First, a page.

The building of the theatre was a costly and unsuccessful speculation, and it nearly ruined Hamlet, the great silversmith of . In it was entirely remodelled, from the designs of Nelson, and decorated by Mr. Crace; and it was opened in the September of that year with a series of promenade concerts. It is a chaste, elegant,


and commodious house, having tiers of boxes, besides another row just below the ceiling.

The history of the theatre is chiefly remarkable for its having been the scene of Mr. Charles Kean's Shakespearian revivals, which were commenced in , and continued for years. In putting these plays on the stage Mr. Kean spared no expense, and shirked no amount of study and trouble; and the theatrical world and the public at large are largely indebted to his liberality and erudition for the admirably correct costumes and which were in his time characteristic of the plays at the Princess's. In all this he was ably seconded by Mrs. Kean (formerly known as Miss Ellen Tree), who entered warmly into the spirit of his work of revival. In the year he adapted and produced Byron's play of , and varied his Shakesperian revivals by putting on the boards at various times Sheridan's ., and other standard dramas. In the year , on his resigning the managenent of the theatre, Mr. Kean was invited to a dinner in St. James's Hall, where a large company, with the Duke of Newcastle in the chair, assembled to do honour to the famous tragedian and spirited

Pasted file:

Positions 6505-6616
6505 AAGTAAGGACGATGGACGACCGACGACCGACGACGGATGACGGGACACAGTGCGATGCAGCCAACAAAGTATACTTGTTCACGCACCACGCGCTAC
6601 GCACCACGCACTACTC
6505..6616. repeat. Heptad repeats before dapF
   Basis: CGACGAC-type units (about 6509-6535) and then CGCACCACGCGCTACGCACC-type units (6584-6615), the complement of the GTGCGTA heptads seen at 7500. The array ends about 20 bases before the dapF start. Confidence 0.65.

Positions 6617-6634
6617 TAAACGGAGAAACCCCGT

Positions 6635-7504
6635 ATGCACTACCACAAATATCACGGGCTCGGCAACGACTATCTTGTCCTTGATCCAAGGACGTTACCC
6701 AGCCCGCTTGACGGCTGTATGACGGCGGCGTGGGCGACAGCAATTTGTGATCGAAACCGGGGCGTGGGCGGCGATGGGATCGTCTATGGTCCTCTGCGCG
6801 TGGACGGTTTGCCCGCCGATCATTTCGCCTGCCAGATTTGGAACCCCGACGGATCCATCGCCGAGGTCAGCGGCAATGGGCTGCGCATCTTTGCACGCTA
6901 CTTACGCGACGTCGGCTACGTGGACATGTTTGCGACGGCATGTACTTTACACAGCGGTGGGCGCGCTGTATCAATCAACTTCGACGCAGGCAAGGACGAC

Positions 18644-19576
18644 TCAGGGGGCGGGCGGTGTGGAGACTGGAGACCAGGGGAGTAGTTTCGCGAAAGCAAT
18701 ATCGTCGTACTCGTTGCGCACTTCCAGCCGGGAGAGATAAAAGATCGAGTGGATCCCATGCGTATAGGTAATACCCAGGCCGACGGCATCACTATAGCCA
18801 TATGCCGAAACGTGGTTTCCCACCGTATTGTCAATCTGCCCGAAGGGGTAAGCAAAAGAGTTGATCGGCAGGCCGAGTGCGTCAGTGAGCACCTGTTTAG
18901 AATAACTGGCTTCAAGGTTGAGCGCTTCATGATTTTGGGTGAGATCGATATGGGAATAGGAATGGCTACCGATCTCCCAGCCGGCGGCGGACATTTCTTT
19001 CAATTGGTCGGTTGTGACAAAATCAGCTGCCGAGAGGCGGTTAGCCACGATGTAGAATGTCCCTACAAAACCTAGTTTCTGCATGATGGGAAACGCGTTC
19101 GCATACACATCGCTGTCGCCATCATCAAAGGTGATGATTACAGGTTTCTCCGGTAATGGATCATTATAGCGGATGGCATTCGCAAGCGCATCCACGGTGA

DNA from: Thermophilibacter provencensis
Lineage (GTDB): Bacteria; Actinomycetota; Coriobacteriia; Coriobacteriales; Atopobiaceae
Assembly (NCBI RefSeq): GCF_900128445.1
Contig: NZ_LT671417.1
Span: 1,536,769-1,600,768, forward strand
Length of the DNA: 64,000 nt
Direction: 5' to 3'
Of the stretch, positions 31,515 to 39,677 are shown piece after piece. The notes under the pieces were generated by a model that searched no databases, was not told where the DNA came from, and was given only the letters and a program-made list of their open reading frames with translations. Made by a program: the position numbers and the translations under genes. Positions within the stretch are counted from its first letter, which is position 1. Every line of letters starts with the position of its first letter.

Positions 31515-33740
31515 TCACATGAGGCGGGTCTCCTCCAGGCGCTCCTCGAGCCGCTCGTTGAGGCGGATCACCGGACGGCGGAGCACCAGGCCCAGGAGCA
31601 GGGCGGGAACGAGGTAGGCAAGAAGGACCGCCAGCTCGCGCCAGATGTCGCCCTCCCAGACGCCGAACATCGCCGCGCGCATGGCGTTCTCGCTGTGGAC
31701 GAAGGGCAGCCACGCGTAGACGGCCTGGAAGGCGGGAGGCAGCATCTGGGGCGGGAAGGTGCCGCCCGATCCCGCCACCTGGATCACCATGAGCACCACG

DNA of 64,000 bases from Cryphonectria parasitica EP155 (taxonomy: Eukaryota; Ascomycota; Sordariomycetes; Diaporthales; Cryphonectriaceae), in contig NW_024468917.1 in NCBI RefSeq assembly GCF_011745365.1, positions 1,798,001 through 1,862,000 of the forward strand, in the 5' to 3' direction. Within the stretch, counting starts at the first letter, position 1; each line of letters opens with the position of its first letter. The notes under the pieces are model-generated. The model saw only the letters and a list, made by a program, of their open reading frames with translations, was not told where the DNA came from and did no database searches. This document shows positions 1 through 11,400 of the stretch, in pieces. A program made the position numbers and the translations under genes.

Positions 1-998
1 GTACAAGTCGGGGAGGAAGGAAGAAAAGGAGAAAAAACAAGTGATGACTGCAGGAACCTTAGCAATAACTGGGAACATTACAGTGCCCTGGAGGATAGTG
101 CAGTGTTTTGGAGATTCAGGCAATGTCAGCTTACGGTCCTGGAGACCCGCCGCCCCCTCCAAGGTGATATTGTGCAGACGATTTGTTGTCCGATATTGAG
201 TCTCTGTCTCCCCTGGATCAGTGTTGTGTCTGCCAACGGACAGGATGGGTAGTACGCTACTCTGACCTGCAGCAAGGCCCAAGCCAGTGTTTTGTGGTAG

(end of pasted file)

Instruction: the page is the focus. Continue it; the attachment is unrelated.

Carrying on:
manager. Shortly afterwards, in recognition of his efforts to raise the dramatic profession and elevate the English stage, Mr. Kean was presented with a handsome service of plate.

The theatre subsequently passed into the hands of Messrs. Webster and Chatterton, of the , and Mr. Dion Boucicault for some time figured as the leading actor. In a drama entitled the was performed here to overflowing houses. The play, however, like many others of a similar character which have been since produced, appears to have aimed more at